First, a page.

reactant coverRating: 4 stars
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Length: Novel

 

Reactant follows immediately after Catalyst, the first book in Aurora Crane’s Chain Reaction series. As the series features a suspense plot, this review will have some spoilers for the ending of the first book.

Quinn, Peyton, Will, and Sebastian are moving forward in their relationship together, but they are still figuring out exactly how they might work as a foursome. Though Quinn/Sebastian and Will/Peyton each have history together as couples, making things work with all four men is much more complicated. Yet something about the guys together just works and they are determined to explore what could be among all of them.

The guys are also still reeling in the aftermath of the threat to Sebastian and Peyton’s lives and the revelations about the true nature of Hunter and his team. They are surprised to learn that “Warren Boiler,” the drug dealer Sebastian was trying to keep out of jail, is really Jericho Rowlands, Hunter’s brother and an elite member of their team. When Hunter’s group discovers information suggesting that Sebastian is still in danger, Jericho steps in to serve as bodyguard while they track down the source of the new threat. Sebastian isn’t thrilled about having the added security, especially as he finds himself strangely drawn to Jericho, but his men are also determined to see him protected.

It surprises all of the men when they realize there is something between them and Jericho, a pull none of them can ignore. No one knows quite how Jericho might fit in to their group, particularly as the quad are still figuring things out among the four of them. But at the same time, none of them can quite let go of the connection they also feel to Jericho. And Jericho is feeling a connection in return. However, he isn’t normally a guy looking for commitment, not to mention he isn’t sure how he fits within this group of men who are already building something together. Still, Jericho can’t deny that he wants them all. As the threats heat up, the guys dig into who is behind it all and why. Now, it will take all they have to stay ahead of the killer and hope that when it is all over, they can find a way to make things work together.

This second book picks up immediately after the first and jumps us right back into the action. The primary focus here feels like it’s on the relationship, as the guys are still sorting out exactly how things might work among the four of them and where they stand with one another. They seems pretty clearly to want to explore a relationship with all of them together, but the situation is complicated, particularly as their pasts all come into play. Into all of that we add Jericho, who has an attraction to all four men that they return. Jericho initially wants just a night of fun with the other four, but it soon becomes clear there is an emotional connection and Jericho has to figure out what he wants (and what he can have) with the larger quad. We get POVs from all five men, something that I think really helps to get to know them more individually. Crane also does a nice job here making these guys feel different and distinct from one another. I had no trouble getting a sense of each of them and remembering details about them. Of course, any time there are a five main characters, it is hard to give full time to everyone, and I don’t think we sink as deep here into character development as we might in a book with fewer leads. I found for Jericho in particular, there are some elements that don’t really get addressed, such as some references to his difficult past. The guys also mention (or think to themselves) about the importance of having some conversations about their relationship, but they don’t really ever happen. There are so many questions they need to resolve — the status of their relationship, exclusivity, what they may want with Jericho, etc. These things come up and there will be a nod that they need to talk about it, but they don’t really ever do it and the story ends without much of this being resolved or discussed. Still, things end feeling solid among the five of them and Crane does a great job managing this large group of men and making the characters feel distinct and the interactions between them easy to follow.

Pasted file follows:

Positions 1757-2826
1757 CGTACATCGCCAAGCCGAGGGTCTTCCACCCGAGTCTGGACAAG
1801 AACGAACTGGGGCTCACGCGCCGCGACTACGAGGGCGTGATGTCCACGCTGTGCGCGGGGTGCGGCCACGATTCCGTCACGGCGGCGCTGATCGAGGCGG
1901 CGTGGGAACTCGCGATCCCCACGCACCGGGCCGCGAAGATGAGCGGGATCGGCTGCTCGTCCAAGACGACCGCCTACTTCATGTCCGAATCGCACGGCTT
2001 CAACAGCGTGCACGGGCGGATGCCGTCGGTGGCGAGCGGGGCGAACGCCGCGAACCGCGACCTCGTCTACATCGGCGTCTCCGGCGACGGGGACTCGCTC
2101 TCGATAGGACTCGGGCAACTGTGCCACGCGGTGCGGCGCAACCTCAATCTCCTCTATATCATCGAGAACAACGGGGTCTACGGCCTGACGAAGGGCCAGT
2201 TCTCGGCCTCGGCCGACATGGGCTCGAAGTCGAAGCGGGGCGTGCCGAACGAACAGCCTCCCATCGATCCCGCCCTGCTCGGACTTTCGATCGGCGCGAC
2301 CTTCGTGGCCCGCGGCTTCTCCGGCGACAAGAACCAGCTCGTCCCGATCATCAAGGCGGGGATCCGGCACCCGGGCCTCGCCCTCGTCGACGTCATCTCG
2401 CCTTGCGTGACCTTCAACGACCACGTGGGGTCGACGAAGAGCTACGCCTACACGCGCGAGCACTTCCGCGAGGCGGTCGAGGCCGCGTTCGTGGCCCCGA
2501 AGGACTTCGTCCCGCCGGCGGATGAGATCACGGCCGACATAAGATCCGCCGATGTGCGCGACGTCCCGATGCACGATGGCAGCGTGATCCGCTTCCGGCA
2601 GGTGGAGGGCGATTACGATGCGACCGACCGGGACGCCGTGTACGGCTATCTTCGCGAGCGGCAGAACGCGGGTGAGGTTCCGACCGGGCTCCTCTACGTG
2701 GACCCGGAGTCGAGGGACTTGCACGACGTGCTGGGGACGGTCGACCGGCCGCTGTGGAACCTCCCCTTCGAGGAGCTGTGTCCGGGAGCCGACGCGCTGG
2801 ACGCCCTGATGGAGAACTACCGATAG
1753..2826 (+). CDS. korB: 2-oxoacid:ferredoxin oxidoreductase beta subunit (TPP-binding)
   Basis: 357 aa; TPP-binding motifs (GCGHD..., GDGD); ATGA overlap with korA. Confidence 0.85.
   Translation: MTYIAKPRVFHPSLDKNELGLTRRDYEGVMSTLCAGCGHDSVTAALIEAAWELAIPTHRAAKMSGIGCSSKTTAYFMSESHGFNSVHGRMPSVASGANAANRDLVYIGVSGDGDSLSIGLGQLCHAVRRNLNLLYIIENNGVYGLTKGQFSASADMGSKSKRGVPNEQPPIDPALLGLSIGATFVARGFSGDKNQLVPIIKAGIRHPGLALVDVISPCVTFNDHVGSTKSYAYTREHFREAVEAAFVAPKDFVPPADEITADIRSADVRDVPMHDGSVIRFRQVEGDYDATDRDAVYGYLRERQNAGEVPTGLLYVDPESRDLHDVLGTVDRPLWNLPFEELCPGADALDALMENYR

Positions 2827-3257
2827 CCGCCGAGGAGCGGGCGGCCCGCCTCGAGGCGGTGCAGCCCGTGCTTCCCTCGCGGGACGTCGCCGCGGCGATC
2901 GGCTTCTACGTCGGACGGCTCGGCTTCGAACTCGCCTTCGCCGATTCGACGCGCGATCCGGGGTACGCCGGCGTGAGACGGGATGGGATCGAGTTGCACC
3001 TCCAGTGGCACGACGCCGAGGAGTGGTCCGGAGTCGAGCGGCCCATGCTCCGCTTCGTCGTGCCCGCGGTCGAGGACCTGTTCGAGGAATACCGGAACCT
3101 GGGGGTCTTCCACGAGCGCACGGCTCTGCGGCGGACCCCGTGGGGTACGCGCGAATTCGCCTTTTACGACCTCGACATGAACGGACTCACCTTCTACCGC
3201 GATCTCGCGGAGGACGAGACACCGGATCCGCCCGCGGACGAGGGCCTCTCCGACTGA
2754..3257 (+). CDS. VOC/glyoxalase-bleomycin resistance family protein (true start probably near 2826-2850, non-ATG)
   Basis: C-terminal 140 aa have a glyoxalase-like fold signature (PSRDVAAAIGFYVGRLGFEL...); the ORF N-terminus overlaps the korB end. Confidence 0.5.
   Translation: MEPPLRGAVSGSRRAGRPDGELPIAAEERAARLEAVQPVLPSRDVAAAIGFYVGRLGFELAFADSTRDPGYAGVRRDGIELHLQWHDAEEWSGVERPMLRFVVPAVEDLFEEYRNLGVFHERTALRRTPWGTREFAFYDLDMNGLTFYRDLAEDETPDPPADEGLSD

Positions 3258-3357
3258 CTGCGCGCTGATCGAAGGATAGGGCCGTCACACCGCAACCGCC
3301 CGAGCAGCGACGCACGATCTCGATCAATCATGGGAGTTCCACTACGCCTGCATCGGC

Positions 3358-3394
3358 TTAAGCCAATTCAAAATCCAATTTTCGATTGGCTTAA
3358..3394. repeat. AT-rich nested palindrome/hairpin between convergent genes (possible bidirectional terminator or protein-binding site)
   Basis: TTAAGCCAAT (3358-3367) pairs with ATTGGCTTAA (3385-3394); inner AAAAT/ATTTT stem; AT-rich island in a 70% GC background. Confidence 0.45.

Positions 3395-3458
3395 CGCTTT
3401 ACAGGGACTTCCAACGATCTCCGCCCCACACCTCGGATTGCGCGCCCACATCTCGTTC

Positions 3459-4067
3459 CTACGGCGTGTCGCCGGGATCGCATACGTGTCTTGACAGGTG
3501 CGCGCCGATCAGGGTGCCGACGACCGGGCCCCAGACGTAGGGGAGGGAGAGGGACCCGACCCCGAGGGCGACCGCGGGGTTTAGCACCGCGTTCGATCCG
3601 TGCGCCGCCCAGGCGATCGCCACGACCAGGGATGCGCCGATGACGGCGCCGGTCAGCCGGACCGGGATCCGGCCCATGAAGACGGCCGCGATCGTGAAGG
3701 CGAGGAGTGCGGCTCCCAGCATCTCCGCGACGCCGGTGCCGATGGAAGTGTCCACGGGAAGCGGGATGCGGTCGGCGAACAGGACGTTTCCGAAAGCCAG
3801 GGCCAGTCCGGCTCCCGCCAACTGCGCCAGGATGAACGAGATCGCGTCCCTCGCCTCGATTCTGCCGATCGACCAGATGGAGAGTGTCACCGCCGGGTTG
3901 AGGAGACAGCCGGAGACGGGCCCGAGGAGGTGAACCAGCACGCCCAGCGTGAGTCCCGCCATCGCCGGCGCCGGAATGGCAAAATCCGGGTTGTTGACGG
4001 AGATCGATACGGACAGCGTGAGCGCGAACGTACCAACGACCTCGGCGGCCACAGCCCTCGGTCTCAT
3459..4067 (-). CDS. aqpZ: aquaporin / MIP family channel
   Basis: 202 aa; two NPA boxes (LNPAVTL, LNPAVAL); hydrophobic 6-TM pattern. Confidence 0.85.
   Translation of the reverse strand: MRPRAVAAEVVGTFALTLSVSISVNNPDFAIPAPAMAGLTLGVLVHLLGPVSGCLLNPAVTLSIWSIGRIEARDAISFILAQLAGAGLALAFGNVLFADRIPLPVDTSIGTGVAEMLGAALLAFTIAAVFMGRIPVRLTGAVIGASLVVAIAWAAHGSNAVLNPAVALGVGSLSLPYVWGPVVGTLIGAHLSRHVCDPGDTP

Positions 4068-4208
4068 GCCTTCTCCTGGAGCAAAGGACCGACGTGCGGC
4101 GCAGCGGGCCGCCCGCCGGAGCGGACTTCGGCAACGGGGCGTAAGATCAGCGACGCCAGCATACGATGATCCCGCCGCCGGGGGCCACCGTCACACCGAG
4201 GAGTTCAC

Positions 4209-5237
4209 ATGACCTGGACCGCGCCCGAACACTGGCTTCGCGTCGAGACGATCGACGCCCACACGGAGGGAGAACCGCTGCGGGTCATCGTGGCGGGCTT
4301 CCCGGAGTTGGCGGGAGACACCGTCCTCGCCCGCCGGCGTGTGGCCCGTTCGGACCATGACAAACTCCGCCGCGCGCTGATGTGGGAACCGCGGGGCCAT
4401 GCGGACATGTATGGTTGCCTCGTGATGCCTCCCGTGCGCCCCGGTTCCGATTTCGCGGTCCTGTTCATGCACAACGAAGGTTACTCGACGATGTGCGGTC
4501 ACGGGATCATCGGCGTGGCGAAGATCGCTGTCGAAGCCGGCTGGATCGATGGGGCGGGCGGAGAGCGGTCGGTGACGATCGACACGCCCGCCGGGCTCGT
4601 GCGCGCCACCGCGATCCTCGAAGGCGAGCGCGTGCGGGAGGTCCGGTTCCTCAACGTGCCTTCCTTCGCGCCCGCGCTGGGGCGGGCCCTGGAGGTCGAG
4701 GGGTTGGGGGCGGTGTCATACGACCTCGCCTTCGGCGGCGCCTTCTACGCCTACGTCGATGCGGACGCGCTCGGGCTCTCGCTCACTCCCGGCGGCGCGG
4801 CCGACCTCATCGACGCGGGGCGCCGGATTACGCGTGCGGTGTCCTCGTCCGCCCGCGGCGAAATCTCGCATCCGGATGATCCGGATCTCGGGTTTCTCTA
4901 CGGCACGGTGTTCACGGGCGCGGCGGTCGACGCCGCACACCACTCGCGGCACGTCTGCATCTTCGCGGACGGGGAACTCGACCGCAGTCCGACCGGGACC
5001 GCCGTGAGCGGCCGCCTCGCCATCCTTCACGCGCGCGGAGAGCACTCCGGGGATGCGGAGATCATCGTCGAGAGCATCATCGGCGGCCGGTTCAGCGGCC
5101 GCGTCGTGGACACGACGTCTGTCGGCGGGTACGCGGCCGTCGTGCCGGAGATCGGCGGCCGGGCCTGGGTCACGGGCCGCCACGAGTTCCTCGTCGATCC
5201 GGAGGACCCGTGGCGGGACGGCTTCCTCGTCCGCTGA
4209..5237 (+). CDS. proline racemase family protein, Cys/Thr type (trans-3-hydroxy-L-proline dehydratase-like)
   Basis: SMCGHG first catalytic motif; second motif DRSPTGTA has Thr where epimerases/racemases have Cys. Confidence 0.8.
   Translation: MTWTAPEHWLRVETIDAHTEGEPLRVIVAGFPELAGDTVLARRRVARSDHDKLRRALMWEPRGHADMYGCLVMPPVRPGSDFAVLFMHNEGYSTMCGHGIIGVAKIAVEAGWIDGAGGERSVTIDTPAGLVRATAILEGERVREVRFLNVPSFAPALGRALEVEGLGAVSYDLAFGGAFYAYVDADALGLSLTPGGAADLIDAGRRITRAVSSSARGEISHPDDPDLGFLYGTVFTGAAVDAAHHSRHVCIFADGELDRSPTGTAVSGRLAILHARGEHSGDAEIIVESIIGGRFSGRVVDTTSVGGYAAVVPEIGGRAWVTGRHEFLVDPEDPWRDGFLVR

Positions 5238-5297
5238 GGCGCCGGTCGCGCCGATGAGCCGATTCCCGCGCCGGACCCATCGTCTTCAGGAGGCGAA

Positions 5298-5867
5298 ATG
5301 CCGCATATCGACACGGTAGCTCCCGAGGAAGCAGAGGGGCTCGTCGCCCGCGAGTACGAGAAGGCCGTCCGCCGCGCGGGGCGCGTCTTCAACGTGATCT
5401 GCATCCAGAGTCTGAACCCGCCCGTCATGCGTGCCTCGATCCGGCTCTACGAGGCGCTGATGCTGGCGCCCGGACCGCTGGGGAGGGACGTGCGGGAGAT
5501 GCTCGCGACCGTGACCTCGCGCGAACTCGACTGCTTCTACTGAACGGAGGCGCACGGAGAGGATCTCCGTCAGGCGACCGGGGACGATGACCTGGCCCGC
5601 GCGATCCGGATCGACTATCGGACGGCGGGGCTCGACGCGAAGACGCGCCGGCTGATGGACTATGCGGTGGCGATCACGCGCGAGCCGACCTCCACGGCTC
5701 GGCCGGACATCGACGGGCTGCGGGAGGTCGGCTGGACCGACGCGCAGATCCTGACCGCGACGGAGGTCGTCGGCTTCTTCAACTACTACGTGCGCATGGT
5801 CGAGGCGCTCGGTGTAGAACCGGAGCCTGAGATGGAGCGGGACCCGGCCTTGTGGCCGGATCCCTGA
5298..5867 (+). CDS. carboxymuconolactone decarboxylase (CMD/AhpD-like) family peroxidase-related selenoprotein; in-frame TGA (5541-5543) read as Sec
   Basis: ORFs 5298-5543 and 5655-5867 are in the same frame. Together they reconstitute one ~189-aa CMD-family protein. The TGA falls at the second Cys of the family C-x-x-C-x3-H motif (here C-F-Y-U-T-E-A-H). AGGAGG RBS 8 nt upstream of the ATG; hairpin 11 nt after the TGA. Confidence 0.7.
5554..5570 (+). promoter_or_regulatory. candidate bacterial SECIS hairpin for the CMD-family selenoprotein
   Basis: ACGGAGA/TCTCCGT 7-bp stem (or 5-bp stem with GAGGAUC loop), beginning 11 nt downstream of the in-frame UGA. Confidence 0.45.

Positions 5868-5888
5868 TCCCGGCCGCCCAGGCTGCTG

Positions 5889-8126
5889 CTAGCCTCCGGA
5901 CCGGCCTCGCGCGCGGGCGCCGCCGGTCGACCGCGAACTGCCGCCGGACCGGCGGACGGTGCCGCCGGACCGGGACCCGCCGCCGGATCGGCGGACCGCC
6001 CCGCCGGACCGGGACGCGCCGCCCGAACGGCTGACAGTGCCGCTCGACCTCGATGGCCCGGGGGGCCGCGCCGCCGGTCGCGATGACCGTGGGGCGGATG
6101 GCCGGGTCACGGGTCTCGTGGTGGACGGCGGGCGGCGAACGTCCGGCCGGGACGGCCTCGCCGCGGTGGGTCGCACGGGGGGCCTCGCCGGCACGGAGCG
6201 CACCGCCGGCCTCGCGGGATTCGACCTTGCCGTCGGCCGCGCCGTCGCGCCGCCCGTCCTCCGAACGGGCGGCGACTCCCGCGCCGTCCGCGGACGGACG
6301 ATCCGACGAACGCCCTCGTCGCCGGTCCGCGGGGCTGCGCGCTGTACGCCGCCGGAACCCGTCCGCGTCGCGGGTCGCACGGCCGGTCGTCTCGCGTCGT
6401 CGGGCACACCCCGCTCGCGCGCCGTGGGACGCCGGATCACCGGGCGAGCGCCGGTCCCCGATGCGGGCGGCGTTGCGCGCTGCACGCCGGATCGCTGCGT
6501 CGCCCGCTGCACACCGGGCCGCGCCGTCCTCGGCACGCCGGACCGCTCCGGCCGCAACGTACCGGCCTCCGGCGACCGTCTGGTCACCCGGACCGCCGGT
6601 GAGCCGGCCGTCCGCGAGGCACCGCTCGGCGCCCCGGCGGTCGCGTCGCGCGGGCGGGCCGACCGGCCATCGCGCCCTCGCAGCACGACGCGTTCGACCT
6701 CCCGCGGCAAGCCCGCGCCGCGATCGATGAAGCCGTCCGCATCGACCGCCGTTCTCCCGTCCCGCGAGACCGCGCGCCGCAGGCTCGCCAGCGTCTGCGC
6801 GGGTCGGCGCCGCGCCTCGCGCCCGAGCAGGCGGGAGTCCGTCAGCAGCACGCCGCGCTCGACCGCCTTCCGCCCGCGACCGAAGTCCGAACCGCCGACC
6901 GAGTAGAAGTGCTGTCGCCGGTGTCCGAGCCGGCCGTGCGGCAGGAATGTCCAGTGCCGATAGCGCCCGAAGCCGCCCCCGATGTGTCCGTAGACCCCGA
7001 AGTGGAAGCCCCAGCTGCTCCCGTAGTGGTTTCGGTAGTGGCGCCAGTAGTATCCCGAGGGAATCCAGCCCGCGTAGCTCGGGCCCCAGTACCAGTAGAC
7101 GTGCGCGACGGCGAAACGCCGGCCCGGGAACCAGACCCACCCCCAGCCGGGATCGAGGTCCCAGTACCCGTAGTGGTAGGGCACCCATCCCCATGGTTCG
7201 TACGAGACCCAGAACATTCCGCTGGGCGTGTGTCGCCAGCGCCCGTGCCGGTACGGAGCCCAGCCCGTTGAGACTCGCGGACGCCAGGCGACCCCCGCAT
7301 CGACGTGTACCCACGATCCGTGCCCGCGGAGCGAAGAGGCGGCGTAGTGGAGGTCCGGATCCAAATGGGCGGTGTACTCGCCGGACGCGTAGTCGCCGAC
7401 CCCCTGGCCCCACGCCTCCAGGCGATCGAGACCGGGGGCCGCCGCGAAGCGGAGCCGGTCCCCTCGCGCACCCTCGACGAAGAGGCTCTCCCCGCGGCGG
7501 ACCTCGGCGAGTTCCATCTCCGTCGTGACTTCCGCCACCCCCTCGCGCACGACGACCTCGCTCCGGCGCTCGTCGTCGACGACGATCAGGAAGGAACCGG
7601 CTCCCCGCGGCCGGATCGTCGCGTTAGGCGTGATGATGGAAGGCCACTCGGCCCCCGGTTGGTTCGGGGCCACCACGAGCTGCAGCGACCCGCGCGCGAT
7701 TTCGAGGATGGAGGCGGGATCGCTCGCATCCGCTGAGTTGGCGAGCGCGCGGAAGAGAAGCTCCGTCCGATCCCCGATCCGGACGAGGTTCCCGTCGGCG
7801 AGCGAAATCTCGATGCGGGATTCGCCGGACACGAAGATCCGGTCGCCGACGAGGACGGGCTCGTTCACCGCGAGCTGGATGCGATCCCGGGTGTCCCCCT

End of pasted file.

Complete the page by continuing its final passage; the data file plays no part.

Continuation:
The mystery/suspense plot continues here in the wake of the original foursome learning the truth about Hunter and Jericho’s roles in the past case. We learn as they dig more into the situation that things are not resolved, despite Peyton killing the attackers in the last book. Someone has a kill list and Sebastian is on it and it they don’t know who wants him dead or why. This part of the plot mostly takes a backseat to the relationship side of things for a lot of the book and the suspense plot isn’t as big a part of the story as in the first book, beyond the fact that it brings Jericho into their lives. With so many characters, I can understand why they need to be the focus, but I do wish the suspense end was a little bigger part of the story. There are some intense moments, but for most of the book, it is sort of just riding along in the background. The suspense element doesn’t really resolve here and the story looks to be continuing on in the next book.

Overall, I really am enjoying this series and think Crane has created a really engaging, large poly romance. The characters are great and I enjoy their relationship and the dynamic among them. I am looking forward to seeing what is next!

Note: This book is part of Crane’s larger Chain Reaction universe, and this story takes place in the timeline before the most recent release, Third Time Lucky (as will the third book in this series). You can easily read this series without the related books, but you will definite want to read this after Catalyst.

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